Beetlejuice at 30: the ghoulish comedy-horror that had us laughing behind the sofa
Tim Burton's terrifically ghoulish 1988 film Beetlejuice turns 30 next week. And the anniversary is likely to bring back both happy and nerve-jangling memories for those growing up at the time.
The comedy-horror hails from a distinctly pre-12A certificate era, when the likes of Gremlins and Poltergeist delighted adults and children alike - but were a scary prospect for kids.
Beetlejuice definitely falls into that honoured company. Rated '15' by the BBFC on its release, but enjoyed by whole families on home video, it remains an inventive, spooky and amusing treat.
Cartoonish humour meets eye-popping body-horror
The plot revolves around happily married couple Adam (Alec Baldwin) and Barbara (Geena Davis), who are drowned when their car careens off a bridge and into a river.
Arriving instantly back at their beloved house on the hill, they find a Handbook For The Recently Deceased on their coffee table - and something very nasty lurking outside of their front door should they attempt to leave.
Michael Keaton stars as Betelgeuse - the freelance poltergeist
They struggle to come to terms with this newfound state of post-mortality. But things go from bad to worse when ghastly couple Charles and Delia Deetz - along with their socially withdrawn daughter Lydia (Winona Ryder) - move into the house.
Early attempts to scare off these unwanted interlopers fail (only the sensitive Lydia can see their admittedly disgusting transformations).
In desperation they decide to approach Michael Keaton's Betelgeuse, a freelance poltergeist who - in an inspired concept - is so gloriously grotesque and despicable he can be hired to "exorcise the living" from houses.
What follows is a heady mix of cartoonish humour and (literal) eye-popping body horror.
Something for everybody
For every slapstick gag or piece of energetic clowning from the game and enthusiastic Keaton, there is a moment where hapless victims are ensnared in hideously mutating sculptures, or the soul-swallowing Sand Worm is shown.
The uncanny, old-school stop-motion effects only add to the sense of unease.
At one point, a dinner party are made to dance and mime to the Banana Boat Song in hilarious fashion - before their starters morph into terrifying hands, grab their faces, and drag them downwards to the table.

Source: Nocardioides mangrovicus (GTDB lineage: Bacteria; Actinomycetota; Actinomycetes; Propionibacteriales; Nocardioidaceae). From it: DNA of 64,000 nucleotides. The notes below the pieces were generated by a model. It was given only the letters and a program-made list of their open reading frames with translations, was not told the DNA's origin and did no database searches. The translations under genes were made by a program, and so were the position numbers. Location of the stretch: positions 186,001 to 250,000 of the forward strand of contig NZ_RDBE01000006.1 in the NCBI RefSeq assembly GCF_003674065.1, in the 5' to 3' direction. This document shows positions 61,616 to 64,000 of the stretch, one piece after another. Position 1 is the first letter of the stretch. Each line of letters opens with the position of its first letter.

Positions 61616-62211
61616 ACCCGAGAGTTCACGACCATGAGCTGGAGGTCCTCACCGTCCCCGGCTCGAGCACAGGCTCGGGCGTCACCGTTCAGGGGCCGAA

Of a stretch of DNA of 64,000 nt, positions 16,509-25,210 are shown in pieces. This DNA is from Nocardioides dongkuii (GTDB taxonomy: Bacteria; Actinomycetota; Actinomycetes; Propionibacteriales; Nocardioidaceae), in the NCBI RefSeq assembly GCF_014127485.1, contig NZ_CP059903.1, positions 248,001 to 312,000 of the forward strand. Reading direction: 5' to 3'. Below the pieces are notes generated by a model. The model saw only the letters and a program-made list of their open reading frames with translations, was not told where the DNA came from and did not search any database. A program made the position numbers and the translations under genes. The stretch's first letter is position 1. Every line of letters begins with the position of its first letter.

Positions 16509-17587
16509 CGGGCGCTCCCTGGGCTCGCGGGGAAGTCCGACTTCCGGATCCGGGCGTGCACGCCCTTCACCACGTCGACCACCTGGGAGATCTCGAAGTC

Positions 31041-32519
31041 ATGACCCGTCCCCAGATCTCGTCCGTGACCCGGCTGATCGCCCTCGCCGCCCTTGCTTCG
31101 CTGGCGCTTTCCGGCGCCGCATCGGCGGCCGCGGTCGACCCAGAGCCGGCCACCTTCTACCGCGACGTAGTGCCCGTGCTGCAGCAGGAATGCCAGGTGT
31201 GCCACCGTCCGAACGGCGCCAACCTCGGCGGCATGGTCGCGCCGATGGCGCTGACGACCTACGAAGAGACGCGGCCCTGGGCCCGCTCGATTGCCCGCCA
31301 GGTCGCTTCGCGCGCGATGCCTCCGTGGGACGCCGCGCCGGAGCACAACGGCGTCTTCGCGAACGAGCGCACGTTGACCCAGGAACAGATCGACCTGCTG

This neat blend of comedy and horror is perfectly summed-up by the opening to Danny Elfman's wonderful score. There's a brilliantly creepy ominousness to the low, brooding tones that start things off, before quirky, oompah style piano and brass kicks in.
Beetlejuice has elements both grown-ups and younger viewers can latch onto.
Lydia's melodramatic goth persona seems tailor-made to appeal to parents whose own teenagers may be going through a similar phase. The eternal waiting room, where the dead take a numbered ticket and wait endlessly to see their case-workers, is the kind of reference those who've visited dentists and doctors over the years can relate to.
The original trailer marketed the movie as a bawdy comedy
The movie deals with death and tragedy - and there's lashings of rather adult humour too. Keaton's character is seen hopping over to a brothel, and memorably yells "nice f***ing model!" at one point.
Contrast that, however, with goofy family-friendly touches such as Adam racing through said model in a toy car, and it's fascinating to see how seamlessly the film marries these elements.
If there were any doubt that Burton's movie was intended to have a younger following, a Beetlejuice cartoon series, aimed squarely at kids, hit TV screens shortly after the film's release.
Goofy and tragic
The balance is maintained by Burton to a tee.
There's the scene where a chalk outline is drawn to open a glowing door in the brick-work, mixing fantasy and freakery to neat effect.
The assorted denizens of the between-worlds offices - from zombie football players to a flattened paper clerk - are simultaneously goofy, gross and tragic.
Viewers both laugh and cringe when Adam's jaw drops off as he attempts to banish Betelgeuse in the climactic showdown.
That entire sequence is quite haunting (if you'll excuse the pun), as Adam and Barbara gradually age and wither. But the visual comedy comes thick and fast too.
When the Deetz's friend Otho gets instantly stripped down to his long-johns, it's pure pantomime.
Even the film's costumes, set design and cinematography reflect the intended cross-over. Here, the graveyards are brightly lit, complete with flashing neon signs. Colourful outfits cut through the gloomier backdrops. And even when Betelgeuse transforms into a giant, grinning snake, he retains his crop of startling green hair.
Throughout the entire running time, Keaton's exuberance, the two leads' relatability, and the genuinely touching relationship they form with Lydia, bring it all together.
The whole thing even ends on a song and dance number.
A splendid curiosity
The 80s was a time for children's films that challenged and frightened younger viewers, from The Dark Crystal to Labyrinth.
In much the same manner, Beetlejuice serves up imaginatively designed abominations for its characters to content with. And darker subject-matter alongside its fantasy atmosphere.
Occupying a grey area between family-friendly and adults-only, Beetlejuice is likely to have introduced plenty of that youthful generation to their first jump scare or proper, on-screen monster. Kids might not have been technically allowed to watch, but they absolutely loved it.
Thirty years on, it remains a splendid curiosity. A comedy-horror movie all ages could enjoy and latch onto - but which had some 80s kids chuckling from behind the sofa.